Falling morale hits HSBC staff ahead of job cuts

Pedro Gonçalves
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Falling morale hits HSBC staff ahead of job cuts

Confidence has plummeted amongst HSBC's 237,000 staff as the lender prepares for a strategy review later this month that is expected to cull hundreds of jobs.

According to an internal survey reported by Bloomberg, only 4 in every 10 employees in Europe - which excludes the UK business - said they felt confident about the bank's future. 

"Confidence in the future has dropped everywhere except in some LatAm markets," said the bank in documents seen by Bloomberg. Across HSBC, there was an 8 percentage point drop in confidence to 66%. On the upside, 63% of staff agreed that "leadership is genuinely receptive to being challenged," a rise of 3 points.

Confidence in the future has dropped everywhere except in some LatAm markets"

At HSBC's European arm, confidence in the direction of the bank dropped 21 points in the second half of 2019 compared to the first half.

"The increase in neutral sentiment suggests a ‘wait-and-see' approach to HSBC's strategy. This underscores the need for clear and consistent messaging to support forthcoming strategy updates," the internal report stated, according to Bloomberg.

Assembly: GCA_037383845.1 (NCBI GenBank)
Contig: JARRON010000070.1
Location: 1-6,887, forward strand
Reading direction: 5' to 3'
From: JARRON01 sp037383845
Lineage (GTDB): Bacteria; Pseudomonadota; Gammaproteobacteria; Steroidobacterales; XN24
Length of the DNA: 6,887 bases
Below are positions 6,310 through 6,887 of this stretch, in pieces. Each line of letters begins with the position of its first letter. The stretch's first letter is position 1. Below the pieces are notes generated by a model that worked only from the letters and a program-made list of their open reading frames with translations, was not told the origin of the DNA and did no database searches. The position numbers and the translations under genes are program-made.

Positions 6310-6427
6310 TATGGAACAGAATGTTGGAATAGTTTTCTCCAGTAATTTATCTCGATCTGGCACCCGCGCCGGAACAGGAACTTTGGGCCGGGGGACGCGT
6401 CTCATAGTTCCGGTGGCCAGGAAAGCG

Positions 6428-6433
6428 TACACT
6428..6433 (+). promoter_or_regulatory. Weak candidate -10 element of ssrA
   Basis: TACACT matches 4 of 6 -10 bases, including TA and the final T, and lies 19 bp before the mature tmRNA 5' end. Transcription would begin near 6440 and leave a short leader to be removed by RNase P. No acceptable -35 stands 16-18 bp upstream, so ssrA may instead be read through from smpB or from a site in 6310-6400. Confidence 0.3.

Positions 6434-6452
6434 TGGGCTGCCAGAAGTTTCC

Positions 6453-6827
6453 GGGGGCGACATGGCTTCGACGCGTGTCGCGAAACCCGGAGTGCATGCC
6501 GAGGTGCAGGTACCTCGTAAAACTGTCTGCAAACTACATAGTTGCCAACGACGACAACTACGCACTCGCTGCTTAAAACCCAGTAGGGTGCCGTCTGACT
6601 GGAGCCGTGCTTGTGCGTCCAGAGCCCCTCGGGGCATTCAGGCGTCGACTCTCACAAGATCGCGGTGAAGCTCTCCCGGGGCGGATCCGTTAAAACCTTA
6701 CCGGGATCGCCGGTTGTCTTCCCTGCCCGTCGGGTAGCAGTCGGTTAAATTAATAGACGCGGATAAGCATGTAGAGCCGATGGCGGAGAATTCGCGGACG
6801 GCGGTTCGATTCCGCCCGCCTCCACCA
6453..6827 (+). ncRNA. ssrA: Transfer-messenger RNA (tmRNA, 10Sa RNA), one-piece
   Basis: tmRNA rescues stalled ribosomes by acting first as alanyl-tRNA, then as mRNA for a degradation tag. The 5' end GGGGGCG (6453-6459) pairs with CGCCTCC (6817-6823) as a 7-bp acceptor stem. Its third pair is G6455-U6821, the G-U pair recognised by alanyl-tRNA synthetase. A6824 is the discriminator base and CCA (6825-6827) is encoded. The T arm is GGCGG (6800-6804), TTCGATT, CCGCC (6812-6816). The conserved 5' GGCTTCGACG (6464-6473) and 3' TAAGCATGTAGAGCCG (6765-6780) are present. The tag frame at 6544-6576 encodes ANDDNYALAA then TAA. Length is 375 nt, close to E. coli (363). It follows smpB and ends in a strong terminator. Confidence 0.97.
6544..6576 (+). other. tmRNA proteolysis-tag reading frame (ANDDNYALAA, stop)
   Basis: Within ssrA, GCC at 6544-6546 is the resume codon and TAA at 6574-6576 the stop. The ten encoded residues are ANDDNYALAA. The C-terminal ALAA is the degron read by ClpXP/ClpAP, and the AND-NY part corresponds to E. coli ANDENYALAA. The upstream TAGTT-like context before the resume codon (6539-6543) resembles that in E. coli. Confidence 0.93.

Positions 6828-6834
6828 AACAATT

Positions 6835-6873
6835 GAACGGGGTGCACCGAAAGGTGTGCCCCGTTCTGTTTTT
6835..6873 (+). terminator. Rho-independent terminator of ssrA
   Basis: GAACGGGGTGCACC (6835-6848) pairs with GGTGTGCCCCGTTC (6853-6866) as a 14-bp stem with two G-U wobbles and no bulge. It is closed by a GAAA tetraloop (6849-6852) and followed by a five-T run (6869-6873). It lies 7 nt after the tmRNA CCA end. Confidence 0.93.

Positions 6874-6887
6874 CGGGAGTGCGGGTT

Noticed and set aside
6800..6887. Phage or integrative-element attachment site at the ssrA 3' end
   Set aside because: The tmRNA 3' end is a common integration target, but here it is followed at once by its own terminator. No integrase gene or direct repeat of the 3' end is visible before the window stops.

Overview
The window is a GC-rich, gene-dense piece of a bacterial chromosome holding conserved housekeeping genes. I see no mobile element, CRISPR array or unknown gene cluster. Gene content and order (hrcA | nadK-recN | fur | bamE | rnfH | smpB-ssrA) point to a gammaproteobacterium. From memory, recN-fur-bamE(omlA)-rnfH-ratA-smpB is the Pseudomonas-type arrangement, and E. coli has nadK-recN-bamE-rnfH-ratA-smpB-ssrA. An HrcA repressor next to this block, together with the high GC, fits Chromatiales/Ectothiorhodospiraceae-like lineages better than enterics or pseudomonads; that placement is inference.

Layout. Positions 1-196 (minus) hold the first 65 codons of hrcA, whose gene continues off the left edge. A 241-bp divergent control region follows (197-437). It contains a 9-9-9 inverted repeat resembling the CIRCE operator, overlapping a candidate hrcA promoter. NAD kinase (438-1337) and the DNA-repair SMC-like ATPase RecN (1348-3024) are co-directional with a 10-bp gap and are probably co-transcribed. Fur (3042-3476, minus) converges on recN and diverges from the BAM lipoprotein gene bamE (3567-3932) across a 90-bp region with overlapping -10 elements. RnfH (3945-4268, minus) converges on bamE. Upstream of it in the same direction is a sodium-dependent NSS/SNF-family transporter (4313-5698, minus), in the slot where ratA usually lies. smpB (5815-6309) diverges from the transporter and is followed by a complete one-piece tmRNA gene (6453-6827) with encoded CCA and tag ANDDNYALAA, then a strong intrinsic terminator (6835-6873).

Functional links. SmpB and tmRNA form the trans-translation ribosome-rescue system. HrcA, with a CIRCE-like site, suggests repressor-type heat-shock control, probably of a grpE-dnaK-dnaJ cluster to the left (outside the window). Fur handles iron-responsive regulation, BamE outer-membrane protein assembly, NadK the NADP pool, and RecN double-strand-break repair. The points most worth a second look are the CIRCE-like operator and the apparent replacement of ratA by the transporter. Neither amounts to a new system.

HSBC is set to unveil a strategy overhaul which will see a new round of job cuts targeting senior managers and reduce its presence in some smaller markets, Reuters reported.

The round of job cuts is expected to affect "a large number of global managerial roles across all business units," particularly in London, though Asia would not be spared, the news agency reported, noting that the region contributes to 90% of the bank's profits. It is unclear exactly how many jobs will be cut.

HSBC wrote to its employees on Feb. 3 in an attempt to calm fears, saying that they would be given full details of the plans later this month and warning of "speculation in the media" as to the nature of the coming announcement.

"While we appreciate that this can be unsettling, we cannot and do not comment on media speculation," the bank told staff.

HSBC has also decided not to name a permanent chief executive when it unveils this  strategic overhaul, in a move that risks undermining investor confidence in the plan to reshape the lender dramatically.

 

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